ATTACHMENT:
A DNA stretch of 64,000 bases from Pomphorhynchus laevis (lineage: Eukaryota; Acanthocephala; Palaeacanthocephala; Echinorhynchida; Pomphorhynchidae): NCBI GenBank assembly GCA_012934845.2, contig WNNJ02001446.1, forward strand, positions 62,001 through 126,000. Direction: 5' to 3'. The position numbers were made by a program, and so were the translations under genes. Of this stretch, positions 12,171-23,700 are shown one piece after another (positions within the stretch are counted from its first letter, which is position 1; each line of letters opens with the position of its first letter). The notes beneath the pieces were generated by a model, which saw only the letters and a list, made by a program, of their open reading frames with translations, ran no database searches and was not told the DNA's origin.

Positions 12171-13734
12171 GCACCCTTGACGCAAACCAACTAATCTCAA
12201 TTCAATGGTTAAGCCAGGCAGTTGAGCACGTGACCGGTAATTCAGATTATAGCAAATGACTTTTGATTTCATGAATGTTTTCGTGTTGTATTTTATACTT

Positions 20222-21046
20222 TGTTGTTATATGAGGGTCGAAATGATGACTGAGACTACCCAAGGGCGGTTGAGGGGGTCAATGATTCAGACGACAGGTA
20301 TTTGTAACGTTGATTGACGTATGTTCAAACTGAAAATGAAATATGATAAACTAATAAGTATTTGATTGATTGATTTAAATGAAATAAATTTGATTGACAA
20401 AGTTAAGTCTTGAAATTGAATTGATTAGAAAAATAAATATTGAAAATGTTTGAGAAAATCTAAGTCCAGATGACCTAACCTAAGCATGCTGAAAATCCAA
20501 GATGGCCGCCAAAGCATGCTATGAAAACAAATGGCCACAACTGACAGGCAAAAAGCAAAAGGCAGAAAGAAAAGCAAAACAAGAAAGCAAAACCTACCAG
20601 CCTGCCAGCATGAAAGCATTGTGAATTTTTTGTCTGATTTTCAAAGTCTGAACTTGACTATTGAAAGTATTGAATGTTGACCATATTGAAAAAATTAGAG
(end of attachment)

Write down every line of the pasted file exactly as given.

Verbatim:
A DNA stretch of 64,000 bases from Pomphorhynchus laevis (lineage: Eukaryota; Acanthocephala; Palaeacanthocephala; Echinorhynchida; Pomphorhynchidae): NCBI GenBank assembly GCA_012934845.2, contig WNNJ02001446.1, forward strand, positions 62,001 through 126,000. Direction: 5' to 3'. The position numbers were made by a program, and so were the translations under genes. Of this stretch, positions 12,171-23,700 are shown one piece after another (positions within the stretch are counted from its first letter, which is position 1; each line of letters opens with the position of its first letter). The notes beneath the pieces were generated by a model, which saw only the letters and a list, made by a program, of their open reading frames with translations, ran no database searches and was not told the DNA's origin.

Positions 12171-13734
12171 GCACCCTTGACGCAAACCAACTAATCTCAA
12201 TTCAATGGTTAAGCCAGGCAGTTGAGCACGTGACCGGTAATTCAGATTATAGCAAATGACTTTTGATTTCATGAATGTTTTCGTGTTGTATTTTATACTT

Positions 20222-21046
20222 TGTTGTTATATGAGGGTCGAAATGATGACTGAGACTACCCAAGGGCGGTTGAGGGGGTCAATGATTCAGACGACAGGTA
20301 TTTGTAACGTTGATTGACGTATGTTCAAACTGAAAATGAAATATGATAAACTAATAAGTATTTGATTGATTGATTTAAATGAAATAAATTTGATTGACAA
20401 AGTTAAGTCTTGAAATTGAATTGATTAGAAAAATAAATATTGAAAATGTTTGAGAAAATCTAAGTCCAGATGACCTAACCTAAGCATGCTGAAAATCCAA
20501 GATGGCCGCCAAAGCATGCTATGAAAACAAATGGCCACAACTGACAGGCAAAAAGCAAAAGGCAGAAAGAAAAGCAAAACAAGAAAGCAAAACCTACCAG
20601 CCTGCCAGCATGAAAGCATTGTGAATTTTTTGTCTGATTTTCAAAGTCTGAACTTGACTATTGAAAGTATTGAATGTTGACCATATTGAAAAAATTAGAG